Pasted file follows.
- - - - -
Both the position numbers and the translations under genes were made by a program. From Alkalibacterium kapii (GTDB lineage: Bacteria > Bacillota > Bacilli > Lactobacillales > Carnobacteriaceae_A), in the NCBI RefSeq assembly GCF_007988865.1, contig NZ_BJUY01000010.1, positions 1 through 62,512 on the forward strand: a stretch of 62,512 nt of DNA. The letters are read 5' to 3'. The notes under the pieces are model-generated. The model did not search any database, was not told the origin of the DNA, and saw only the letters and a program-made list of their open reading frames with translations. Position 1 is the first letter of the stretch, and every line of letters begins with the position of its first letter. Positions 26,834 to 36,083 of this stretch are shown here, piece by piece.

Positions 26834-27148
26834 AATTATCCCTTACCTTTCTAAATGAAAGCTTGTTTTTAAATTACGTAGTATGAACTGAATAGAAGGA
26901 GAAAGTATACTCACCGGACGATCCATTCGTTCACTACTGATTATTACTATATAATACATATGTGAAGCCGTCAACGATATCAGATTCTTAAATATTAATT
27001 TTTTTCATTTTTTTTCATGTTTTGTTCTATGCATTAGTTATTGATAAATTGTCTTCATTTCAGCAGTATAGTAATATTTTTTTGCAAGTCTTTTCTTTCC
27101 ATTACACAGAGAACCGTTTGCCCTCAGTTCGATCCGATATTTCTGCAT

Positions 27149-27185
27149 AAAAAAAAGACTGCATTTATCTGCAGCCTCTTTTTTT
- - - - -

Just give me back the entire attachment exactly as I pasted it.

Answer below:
Both the position numbers and the translations under genes were made by a program. From Alkalibacterium kapii (GTDB lineage: Bacteria > Bacillota > Bacilli > Lactobacillales > Carnobacteriaceae_A), in the NCBI RefSeq assembly GCF_007988865.1, contig NZ_BJUY01000010.1, positions 1 through 62,512 on the forward strand: a stretch of 62,512 nt of DNA. The letters are read 5' to 3'. The notes under the pieces are model-generated. The model did not search any database, was not told the origin of the DNA, and saw only the letters and a program-made list of their open reading frames with translations. Position 1 is the first letter of the stretch, and every line of letters begins with the position of its first letter. Positions 26,834 to 36,083 of this stretch are shown here, piece by piece.

Positions 26834-27148
26834 AATTATCCCTTACCTTTCTAAATGAAAGCTTGTTTTTAAATTACGTAGTATGAACTGAATAGAAGGA
26901 GAAAGTATACTCACCGGACGATCCATTCGTTCACTACTGATTATTACTATATAATACATATGTGAAGCCGTCAACGATATCAGATTCTTAAATATTAATT
27001 TTTTTCATTTTTTTTCATGTTTTGTTCTATGCATTAGTTATTGATAAATTGTCTTCATTTCAGCAGTATAGTAATATTTTTTTGCAAGTCTTTTCTTTCC
27101 ATTACACAGAGAACCGTTTGCCCTCAGTTCGATCCGATATTTCTGCAT

Positions 27149-27185
27149 AAAAAAAAGACTGCATTTATCTGCAGCCTCTTTTTTT